Fishing for signs of the election season

Posted Oct. 06, 2008, at 2:39 p.m.
Last modified March 20, 2011, at 3:24 a.m.

I figured back in May that this was going to be an interesting season of guiding. My fishing clients include physicians, investment bankers, owners of large and small companies, lawyers and other professionals. I was sure there would be plenty of economic anxiety, but the really hot topic this year would undoubtedly be the coming election.

In the confines of a guide’s canoe, the truth doesn’t need much coaxing. People tell you what’s really on the their minds, as if those crystal clear waters would readily reflect a fraud.

With some exceptions, the general stripe of upper crust, “hook and bullet” enthusiasts is, and traditionally has been, Republican. I therefore jumped the gun, making the assumption that the vote of my clientele belonged firmly to whichever presumptive candidate emerged from the GOP.

Not long after ice out, I could tell that something was different. From those first raw days of mid-May, I began to hear grumblings from dispirited sports. They were not complaining that it was 40 degrees and raining – perfect salmon weather – but that their politics and their party had led them down a primrose path. They seemed angered.

“I vote Republican to vote against big government and for individual rights,” said a doctor I’ve guided for a decade. “Now government is bigger than ever and those rights are on the endangered list.” For half the day, he ranted similarly between casts.

Then the chief financial officer of a major university whispered these words in a quiet cove as though someone might be eavesdropping: “We were misguided into a war and it has bankrupted the country. There are lots of other factors, but that’s what got us where we are. Everything else has been an aftershock.” He could not in May have foreseen the September bailouts.

These early bombshells set a surprising tone even before the candidates were chosen. The same themes echoed throughout the summer after they were: embarrassment over the Bush presidency. Distrust from America’s friends and allies abroad. Unimaginable debt for future generations. The U.S. economy in a death spiral.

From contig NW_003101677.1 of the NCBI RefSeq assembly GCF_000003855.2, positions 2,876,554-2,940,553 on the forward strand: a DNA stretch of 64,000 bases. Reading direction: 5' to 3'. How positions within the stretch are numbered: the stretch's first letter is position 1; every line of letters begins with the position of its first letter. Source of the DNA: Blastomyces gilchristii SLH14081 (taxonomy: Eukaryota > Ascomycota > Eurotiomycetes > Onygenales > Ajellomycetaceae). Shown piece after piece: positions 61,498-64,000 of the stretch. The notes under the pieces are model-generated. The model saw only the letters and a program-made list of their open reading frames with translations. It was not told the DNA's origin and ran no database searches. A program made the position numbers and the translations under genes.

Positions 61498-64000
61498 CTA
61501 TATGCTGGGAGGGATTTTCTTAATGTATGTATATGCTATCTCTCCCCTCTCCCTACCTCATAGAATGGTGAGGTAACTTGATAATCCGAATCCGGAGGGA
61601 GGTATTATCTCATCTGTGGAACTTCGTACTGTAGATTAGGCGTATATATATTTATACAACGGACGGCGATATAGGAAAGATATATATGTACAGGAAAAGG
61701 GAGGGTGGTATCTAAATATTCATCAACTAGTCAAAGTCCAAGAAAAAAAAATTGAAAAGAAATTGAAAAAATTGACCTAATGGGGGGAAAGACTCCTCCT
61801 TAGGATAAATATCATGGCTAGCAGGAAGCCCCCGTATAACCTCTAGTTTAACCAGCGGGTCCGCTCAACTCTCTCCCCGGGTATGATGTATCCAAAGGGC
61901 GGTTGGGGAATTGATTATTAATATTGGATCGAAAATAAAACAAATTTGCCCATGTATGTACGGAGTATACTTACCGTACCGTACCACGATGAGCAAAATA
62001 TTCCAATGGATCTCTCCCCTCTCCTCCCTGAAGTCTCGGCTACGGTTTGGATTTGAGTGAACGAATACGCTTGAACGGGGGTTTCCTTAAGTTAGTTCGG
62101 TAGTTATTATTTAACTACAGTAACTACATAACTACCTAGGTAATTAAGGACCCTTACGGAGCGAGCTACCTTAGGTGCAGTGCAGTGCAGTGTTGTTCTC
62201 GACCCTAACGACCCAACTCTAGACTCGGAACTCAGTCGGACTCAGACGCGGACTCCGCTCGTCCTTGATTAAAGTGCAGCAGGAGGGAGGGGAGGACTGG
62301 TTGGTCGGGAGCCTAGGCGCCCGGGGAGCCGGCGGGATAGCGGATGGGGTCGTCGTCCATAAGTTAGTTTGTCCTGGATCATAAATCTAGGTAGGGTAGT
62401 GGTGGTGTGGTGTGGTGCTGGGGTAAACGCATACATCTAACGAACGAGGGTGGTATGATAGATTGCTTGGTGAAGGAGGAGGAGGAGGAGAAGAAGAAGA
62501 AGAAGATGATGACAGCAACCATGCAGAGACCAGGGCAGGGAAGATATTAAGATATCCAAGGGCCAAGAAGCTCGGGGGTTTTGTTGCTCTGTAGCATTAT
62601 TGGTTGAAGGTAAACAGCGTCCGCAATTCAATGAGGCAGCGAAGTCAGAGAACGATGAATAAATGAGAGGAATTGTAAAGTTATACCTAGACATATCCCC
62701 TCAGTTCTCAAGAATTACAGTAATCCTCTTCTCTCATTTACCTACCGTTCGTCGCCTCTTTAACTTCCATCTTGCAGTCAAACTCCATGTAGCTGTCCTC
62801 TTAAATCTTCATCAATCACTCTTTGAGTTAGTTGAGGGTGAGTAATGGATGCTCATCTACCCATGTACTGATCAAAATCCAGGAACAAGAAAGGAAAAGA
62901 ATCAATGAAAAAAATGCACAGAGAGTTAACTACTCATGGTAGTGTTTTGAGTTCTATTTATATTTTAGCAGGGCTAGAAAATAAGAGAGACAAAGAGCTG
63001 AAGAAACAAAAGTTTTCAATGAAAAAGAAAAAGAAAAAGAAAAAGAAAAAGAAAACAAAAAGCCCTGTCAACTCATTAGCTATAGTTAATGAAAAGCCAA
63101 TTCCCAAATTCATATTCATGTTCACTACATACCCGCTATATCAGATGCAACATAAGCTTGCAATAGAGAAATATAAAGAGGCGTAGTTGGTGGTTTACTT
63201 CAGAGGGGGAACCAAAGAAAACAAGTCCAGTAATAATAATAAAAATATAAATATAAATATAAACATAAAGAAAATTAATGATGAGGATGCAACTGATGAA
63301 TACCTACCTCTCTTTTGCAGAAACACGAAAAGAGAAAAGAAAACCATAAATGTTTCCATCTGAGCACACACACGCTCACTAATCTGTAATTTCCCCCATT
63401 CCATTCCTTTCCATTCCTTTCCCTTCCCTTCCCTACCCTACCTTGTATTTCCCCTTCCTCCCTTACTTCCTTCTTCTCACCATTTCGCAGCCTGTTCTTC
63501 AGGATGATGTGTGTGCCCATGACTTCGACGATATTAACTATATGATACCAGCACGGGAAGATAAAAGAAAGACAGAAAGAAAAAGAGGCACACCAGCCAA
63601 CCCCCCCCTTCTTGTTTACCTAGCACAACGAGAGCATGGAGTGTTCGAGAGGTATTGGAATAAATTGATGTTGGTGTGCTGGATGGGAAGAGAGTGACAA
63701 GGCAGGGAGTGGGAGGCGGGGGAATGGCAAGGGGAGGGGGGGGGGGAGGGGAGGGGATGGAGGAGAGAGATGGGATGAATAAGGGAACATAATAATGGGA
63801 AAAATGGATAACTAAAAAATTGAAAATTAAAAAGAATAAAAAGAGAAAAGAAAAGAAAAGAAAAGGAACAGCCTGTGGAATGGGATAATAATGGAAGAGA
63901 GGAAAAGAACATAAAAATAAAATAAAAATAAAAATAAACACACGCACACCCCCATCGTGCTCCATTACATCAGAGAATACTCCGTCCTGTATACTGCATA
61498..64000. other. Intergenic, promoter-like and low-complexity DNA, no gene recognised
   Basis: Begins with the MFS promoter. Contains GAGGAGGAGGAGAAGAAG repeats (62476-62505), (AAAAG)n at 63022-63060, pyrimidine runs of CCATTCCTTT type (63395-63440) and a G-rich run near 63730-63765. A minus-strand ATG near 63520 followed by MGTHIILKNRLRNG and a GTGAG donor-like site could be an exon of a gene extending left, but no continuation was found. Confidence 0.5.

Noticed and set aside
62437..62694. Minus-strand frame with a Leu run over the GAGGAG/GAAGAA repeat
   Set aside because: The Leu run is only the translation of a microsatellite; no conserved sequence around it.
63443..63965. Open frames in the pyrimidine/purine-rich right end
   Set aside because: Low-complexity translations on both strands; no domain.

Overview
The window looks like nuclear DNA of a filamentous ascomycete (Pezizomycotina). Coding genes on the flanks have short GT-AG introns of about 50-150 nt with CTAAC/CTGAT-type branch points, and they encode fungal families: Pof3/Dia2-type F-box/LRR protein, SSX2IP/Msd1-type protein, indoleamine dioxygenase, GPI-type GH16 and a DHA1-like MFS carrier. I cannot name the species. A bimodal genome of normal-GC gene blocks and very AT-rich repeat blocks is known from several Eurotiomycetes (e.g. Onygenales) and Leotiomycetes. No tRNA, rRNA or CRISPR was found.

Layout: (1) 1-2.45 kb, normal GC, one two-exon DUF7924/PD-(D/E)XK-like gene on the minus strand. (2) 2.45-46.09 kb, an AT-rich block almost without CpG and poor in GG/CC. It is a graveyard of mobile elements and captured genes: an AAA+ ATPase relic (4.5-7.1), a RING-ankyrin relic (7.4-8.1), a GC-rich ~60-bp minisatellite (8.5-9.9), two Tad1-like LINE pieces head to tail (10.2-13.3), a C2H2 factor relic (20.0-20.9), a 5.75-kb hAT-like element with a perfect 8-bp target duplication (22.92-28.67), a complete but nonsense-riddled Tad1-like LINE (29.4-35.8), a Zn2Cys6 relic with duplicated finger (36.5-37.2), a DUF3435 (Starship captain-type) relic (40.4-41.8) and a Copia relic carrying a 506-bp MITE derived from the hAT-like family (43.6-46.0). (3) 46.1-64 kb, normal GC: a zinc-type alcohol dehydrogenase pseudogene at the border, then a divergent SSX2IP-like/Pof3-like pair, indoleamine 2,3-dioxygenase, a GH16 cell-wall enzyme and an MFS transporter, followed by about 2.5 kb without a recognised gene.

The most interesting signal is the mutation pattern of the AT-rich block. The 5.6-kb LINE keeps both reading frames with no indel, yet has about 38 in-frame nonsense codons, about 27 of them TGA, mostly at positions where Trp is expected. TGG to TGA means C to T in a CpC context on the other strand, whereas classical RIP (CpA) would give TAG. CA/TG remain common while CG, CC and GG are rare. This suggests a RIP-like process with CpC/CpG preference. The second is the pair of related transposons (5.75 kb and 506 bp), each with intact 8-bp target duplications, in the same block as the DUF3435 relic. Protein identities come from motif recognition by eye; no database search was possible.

During these floating discussions, what kept rising to the surface was a sense of disillusionment. More than a few of these anglers, some well up in years, felt deserted by their trusted stalwart, the Grand Old Party.

I couldn’t help thinking of my recently deceased dad. A banker and an Eisenhower Republican, he too was small on big government and big on rights.

With the size, scope and power of the federal government soaring, with civil liberties – especially those pertaining to privacy – imperiled, it was safe to say by midsummer that the conservative sports I was guiding were not, as a group, going to gift the party lever to John McCain. The candidate their party had fronted, no matter whom he chose for a running mate, had helped the Bush administration keep digging after the country was already in a hole.

In August, an investment mogul who I knew to be a registered Republican announced unabashedly that he was voting for Barack Obama. That was when I felt the bedrock of a whole political belief system showing cracks. As if to open those cracks further, a corporate attorney who works overseas told me to what new lows America’s “stock” has sunk in the world. He was talking about the good will that we could once take for granted. While casting a bass fly, he told me he was casting his vote for Obama.

A watershed moment came with the fall fishing as a client of many years returned for his annual September outing. His 40-year career as a tough New Jersey state prosecutor left him yearning for the peace and tranquility of eastern Maine lakes. He has freely shared his conservative views over our many years together. On our second day, the 72-year-old was casting an in-line spinner for smallmouth bass when he said, “The kind of change that’s needed now usually comes from youth, not age.”

I let his words settle a moment, then asked, “Are you saying you’re going to vote for Obama?” He said, “Yes, I probably am.”

Finally, for the season closer, I guided a newcomer to Maine – a Vietnam veteran combat chopper pilot from Illinois who arrived with an Obama sticker on his car. On his first of three days of fishing, he mentioned that he had met Barack Obama in his home state and heard him speak many times. As an avid sportsman and gun owner, he had his antennae ready to pick up any Second Amendment forewarnings. Instead, he has thrown his full support and confidence behind his state’s senator.

With fall’s first chills and the financial death spiral under way, I began to distill the thoughtful, if unexpected, words of people I’ve long respected. Most of them had thrown me a curve this summer. Most were changing their voting patterns in order to change the course of the country. This made me proud of them and proud to be in a country where this was possible. As a guide who allowed himself to listen and to receive guidance from his clients, I too am committed to changing courses with a vote for Barack Obama.

Randy Spencer is a Master Maine Guide, writer and musician. His guiding business is based in Grand Lake Stream.

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